I’m stuck on a Statistics question and need an explanation.
Learn by Doing
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A high school student named David Merrell did an experiment to examine if music affects the ability of rats to run a maze. The explanatory variable was exposure to music. He had three treatment groups: one group listened to heavy metal music by the group Anthrax. A second group listened to Mozart. The third group never heard music. This last group is the control group.
The response variable was the average time (in seconds) to complete three runs. Every week the rats ran the maze three times. Merrell recorded each rat’s average time for the week.
Direct controls of potential confounding variables:
- Merrell trained all of the rats to run the same maze.
- He gave all mice the same amount of food and light.
- All mice had the same approximate age and weights.
- During the treatment phase, the rats were exposed to the treatment for the same amount of time, e.g. rats heard music at 70 decibels for 10 hours a day for a month.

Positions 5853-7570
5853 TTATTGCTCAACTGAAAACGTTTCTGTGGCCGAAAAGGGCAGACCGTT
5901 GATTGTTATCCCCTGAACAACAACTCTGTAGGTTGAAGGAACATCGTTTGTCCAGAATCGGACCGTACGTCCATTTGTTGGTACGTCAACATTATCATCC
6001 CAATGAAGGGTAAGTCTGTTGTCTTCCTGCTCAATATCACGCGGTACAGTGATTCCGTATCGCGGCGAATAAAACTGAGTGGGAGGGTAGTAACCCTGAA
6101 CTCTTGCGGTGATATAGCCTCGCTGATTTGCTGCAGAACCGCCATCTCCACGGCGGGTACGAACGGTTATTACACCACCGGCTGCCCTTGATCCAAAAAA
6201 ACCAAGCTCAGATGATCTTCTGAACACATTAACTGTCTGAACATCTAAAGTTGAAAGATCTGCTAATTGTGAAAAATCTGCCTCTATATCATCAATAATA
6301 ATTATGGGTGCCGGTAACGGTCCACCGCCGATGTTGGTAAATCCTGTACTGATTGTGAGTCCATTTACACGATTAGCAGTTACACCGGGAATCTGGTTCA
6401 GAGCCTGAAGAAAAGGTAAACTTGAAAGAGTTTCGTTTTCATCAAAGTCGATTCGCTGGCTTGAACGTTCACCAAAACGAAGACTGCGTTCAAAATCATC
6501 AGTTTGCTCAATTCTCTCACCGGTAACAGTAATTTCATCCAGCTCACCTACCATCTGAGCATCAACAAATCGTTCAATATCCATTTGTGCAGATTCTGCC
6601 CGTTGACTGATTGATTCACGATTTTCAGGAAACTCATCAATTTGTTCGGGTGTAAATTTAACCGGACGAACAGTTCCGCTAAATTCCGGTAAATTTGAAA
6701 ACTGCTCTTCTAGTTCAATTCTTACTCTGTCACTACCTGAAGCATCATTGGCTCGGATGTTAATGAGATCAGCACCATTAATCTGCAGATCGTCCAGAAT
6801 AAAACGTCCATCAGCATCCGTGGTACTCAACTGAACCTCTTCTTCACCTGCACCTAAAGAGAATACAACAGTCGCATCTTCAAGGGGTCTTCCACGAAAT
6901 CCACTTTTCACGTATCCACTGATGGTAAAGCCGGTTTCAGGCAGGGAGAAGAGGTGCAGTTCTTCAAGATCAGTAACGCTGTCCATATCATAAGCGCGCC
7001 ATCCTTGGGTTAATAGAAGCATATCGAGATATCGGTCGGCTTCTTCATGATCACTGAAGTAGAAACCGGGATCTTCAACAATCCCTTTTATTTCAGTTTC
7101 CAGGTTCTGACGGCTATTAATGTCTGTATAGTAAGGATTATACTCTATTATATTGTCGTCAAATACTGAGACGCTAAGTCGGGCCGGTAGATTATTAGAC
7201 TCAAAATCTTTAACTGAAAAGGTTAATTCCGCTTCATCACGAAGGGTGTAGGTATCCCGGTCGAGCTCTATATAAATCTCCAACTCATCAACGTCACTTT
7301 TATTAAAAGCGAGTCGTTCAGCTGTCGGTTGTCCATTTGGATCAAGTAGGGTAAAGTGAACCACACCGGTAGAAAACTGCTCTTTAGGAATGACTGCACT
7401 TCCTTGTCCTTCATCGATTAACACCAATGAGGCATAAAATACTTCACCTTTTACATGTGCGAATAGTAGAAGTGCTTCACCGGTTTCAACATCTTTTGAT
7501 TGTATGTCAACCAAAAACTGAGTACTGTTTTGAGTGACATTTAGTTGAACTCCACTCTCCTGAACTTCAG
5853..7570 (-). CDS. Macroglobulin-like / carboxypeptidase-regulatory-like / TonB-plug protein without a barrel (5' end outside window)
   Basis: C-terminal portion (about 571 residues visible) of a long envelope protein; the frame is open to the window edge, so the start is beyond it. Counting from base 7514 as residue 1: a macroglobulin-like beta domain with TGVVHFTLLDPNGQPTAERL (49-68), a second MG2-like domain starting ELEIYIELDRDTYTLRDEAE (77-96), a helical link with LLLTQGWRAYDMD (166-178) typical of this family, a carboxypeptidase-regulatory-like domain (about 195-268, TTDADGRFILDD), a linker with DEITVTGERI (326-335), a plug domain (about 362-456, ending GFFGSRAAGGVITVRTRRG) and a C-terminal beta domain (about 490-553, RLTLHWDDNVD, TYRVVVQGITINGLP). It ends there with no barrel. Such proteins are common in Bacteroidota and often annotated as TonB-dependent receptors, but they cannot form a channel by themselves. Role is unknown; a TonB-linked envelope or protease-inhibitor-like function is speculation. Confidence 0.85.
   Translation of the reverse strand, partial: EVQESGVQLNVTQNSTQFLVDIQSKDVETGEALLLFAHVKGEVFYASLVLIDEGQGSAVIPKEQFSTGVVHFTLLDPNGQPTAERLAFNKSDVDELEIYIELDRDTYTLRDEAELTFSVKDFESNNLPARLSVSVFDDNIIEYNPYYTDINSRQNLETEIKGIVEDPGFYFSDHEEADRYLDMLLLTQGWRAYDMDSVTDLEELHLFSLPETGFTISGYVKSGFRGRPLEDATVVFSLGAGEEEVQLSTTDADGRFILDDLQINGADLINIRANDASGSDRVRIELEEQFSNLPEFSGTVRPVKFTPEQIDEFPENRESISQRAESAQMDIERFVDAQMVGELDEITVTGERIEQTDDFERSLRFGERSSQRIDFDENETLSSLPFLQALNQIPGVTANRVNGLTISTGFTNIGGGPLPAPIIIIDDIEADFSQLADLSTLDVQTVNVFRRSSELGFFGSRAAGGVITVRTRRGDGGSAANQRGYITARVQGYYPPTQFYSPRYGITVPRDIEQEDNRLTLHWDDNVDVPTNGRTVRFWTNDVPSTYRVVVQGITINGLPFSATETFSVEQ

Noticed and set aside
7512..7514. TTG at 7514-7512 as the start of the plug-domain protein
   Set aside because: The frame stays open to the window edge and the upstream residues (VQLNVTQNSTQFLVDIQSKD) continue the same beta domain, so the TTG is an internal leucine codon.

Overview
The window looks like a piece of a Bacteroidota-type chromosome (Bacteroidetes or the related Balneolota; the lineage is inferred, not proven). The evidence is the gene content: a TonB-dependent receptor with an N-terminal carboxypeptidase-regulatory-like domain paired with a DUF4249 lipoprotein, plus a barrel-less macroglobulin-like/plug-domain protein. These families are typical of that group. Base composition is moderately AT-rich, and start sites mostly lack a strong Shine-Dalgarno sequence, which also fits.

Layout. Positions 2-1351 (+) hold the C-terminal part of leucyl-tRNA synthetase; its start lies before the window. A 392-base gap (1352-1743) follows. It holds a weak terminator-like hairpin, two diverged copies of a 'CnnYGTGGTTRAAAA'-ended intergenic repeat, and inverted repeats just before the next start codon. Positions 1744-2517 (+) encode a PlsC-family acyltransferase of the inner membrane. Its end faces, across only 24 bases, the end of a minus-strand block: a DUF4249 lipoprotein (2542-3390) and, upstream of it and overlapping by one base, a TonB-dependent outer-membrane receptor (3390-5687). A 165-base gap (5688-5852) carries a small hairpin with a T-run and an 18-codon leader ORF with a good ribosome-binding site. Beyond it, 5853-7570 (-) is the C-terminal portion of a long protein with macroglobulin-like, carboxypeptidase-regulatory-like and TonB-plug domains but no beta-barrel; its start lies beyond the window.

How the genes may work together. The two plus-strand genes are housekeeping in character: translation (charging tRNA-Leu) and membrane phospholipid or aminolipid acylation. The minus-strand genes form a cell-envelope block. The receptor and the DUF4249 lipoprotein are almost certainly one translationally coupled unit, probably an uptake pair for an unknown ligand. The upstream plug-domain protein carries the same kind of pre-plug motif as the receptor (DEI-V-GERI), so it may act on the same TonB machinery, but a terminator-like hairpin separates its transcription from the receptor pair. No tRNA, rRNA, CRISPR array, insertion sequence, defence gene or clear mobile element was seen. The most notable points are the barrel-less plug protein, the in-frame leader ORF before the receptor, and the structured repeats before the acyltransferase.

By the end of the month the Anthrax group was much slower at running the maze. The Mozart group was much faster. The dotplots below show average run times for the first and last week of the experiment. Each dot represents one rat. The X-value is the rat’s average run time for the week. (Each rat ran the maze 3 times each week.) The blue line is the mean run time for each treatment group.
If you are curious, here is a video of Merrell explaining his experiment.Merrell explaining his experiment (Links to an external site.)
Merrell claims that he randomly assigned rats to treatment groups. Does the data shown in the dotplots above support his claim? Why or why not?
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